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Fueling market volatility: Bigger players or longer hours?

Jeff Caldwell 08/28/2013 @ 1:46pm Multimedia Editor for Agriculture.com and Successful Farming magazine.

Historically, the CME Group's doors have been closed when USDA has released key data on crop size and grain stocks. That all changed last year, when USDA bumped its report release times and CME Group shifted its hours.

Now, corn and soybean futures are in play when the federal government releases its crop information. So today, trades can be executed at virtually the exact moment of the slightest shift in market sentiment stemming from a bullish or bearish USDA production, stocks or supply/demand report. Algorithmic trading leverages computer software to execute trading decisions in tiny fractions of a second, an inhuman rate with which no flesh-and-blood trader, broker, or farmer can compete.

In an age when the grain trade is already chock-full of volatility, some say the convergence of federal crop information and active trading only heightens that volatility, making the trade virtually impossible for a traditional broker or farmer to effectively leverage positions. Still others say it's not the expanded trading hours, but the players involved in those longer hours that is pushing the myriad double-digit price moves.

The volatility is still there; in fact, the addition of massive funds make price swings possible today that could  never have happened in years past. But intense fluctuations like these happen on a short time frame. They happen more quickly, making it possible for electronic or algorithmic traders to get in, capitalize on their positions, and get out. That doesn't necessarily enflame volatility; in fact, it most often eases it, traders and analysts say.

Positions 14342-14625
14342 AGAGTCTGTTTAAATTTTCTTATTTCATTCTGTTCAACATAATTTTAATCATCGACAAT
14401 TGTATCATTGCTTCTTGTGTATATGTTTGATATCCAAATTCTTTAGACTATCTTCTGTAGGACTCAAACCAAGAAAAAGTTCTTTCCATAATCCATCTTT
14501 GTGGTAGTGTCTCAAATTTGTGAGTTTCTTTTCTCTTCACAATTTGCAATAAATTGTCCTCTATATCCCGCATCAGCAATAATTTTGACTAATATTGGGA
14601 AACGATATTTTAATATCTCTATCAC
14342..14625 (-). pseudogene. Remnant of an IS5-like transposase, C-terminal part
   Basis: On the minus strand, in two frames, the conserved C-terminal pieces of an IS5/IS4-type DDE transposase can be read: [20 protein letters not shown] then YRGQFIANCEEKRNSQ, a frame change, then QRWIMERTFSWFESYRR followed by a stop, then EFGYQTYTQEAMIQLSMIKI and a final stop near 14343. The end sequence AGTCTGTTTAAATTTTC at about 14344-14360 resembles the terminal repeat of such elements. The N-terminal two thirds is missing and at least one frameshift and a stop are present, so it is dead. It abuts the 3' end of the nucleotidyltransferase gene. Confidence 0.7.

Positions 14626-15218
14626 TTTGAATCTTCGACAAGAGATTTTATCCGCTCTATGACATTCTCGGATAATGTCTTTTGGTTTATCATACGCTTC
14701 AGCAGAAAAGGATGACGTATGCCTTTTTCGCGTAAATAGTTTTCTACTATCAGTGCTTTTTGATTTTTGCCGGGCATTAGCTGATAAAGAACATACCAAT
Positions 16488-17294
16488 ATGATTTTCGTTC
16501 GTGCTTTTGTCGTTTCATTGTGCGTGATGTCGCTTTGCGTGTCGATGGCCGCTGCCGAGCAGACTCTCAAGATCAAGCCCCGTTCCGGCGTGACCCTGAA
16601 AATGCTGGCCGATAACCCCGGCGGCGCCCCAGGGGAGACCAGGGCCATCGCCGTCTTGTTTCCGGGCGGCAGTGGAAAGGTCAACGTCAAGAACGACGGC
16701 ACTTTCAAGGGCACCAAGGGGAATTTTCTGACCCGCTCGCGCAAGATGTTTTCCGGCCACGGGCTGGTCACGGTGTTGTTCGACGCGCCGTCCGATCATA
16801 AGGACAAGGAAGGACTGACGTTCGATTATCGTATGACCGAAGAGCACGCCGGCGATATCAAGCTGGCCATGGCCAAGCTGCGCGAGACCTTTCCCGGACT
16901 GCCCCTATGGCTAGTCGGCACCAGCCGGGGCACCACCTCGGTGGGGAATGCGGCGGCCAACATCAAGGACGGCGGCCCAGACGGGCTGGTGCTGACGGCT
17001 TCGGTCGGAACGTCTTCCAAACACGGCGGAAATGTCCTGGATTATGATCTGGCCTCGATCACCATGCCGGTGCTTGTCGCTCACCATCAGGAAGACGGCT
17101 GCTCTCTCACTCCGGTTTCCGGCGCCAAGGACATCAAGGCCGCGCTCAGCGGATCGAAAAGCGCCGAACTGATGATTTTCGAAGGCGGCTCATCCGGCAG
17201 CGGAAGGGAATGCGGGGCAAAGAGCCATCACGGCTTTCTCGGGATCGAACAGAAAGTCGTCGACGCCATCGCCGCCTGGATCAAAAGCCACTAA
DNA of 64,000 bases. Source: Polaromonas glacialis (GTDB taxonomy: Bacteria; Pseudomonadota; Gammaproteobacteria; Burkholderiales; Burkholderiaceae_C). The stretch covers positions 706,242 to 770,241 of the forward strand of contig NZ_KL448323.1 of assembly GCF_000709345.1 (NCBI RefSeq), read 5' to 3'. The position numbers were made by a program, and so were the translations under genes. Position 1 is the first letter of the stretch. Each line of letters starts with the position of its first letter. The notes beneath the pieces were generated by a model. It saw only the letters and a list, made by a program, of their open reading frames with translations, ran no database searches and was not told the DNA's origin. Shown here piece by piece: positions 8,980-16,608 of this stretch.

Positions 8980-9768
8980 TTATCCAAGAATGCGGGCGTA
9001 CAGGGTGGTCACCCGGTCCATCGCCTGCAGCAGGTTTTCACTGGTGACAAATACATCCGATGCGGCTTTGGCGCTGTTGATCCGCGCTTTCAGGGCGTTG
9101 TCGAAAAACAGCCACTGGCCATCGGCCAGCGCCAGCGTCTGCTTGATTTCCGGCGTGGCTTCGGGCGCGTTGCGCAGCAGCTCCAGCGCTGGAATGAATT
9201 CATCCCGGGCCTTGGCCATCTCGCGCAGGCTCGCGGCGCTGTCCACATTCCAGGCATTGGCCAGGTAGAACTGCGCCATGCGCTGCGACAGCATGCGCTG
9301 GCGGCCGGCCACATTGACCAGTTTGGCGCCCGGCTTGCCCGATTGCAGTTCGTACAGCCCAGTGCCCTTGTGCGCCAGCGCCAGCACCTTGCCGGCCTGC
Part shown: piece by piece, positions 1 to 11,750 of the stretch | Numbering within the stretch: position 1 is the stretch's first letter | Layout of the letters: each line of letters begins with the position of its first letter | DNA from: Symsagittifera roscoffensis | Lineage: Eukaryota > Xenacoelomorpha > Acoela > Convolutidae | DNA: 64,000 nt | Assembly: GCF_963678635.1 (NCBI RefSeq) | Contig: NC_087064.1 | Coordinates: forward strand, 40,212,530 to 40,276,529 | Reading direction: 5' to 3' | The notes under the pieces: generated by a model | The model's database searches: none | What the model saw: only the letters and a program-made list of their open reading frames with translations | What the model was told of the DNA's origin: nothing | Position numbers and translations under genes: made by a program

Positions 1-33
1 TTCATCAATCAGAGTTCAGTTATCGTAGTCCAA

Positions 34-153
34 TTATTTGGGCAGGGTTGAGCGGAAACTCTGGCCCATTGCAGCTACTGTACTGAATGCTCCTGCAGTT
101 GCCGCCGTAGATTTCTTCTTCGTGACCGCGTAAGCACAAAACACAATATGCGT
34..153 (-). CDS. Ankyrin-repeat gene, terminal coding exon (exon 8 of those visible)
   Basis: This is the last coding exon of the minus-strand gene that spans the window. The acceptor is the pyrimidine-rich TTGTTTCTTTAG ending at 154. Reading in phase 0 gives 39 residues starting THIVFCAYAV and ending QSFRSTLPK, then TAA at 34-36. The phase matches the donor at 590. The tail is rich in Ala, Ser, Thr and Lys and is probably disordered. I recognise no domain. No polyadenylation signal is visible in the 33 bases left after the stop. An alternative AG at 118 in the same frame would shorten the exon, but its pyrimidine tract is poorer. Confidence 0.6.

"I think what's happened is the electronic trading has opened our markets to the world and has kind of smoothed out the trading rather than having these bursts of changes," says broker and analyst Don Roose with U.S. Commodities in West Des Moines, Iowa. "What would have happened before is you'd have Europe trading, China would trade at different hours, and we'd never match up with them. They'd go in one direction, and we'd have to catch up. This has smoothed out."

There's been little evidence since the trading hour-shifting began in May 2012 that it's created a more volatile marketplace. That's mostly because of the amount of time a particular shift or piece of information is traded, says Nathan Kauffman, Omaha Branch executive for the Federal Reserve Bank of Kansas City.

"The brief spikes in volatility due to extended trading hours are likely to pose a challenge for producers whose risk management strategies are affected by intraday price swings. Typically, however, the heightened volatility has not lasted more than 30 to 60 minutes," he says. "Thus, producers whose risk management strategies are not affected by intraday price swings likely will not be affected significantly by extended trading during the release of WASDE reports."

Much of the impression that longer trading hours inflames volatility stems instead from another shift that's taken place leading up to the expansion of trading. The landscape of traders has widened and shifted to include participants who haven't previously been involved.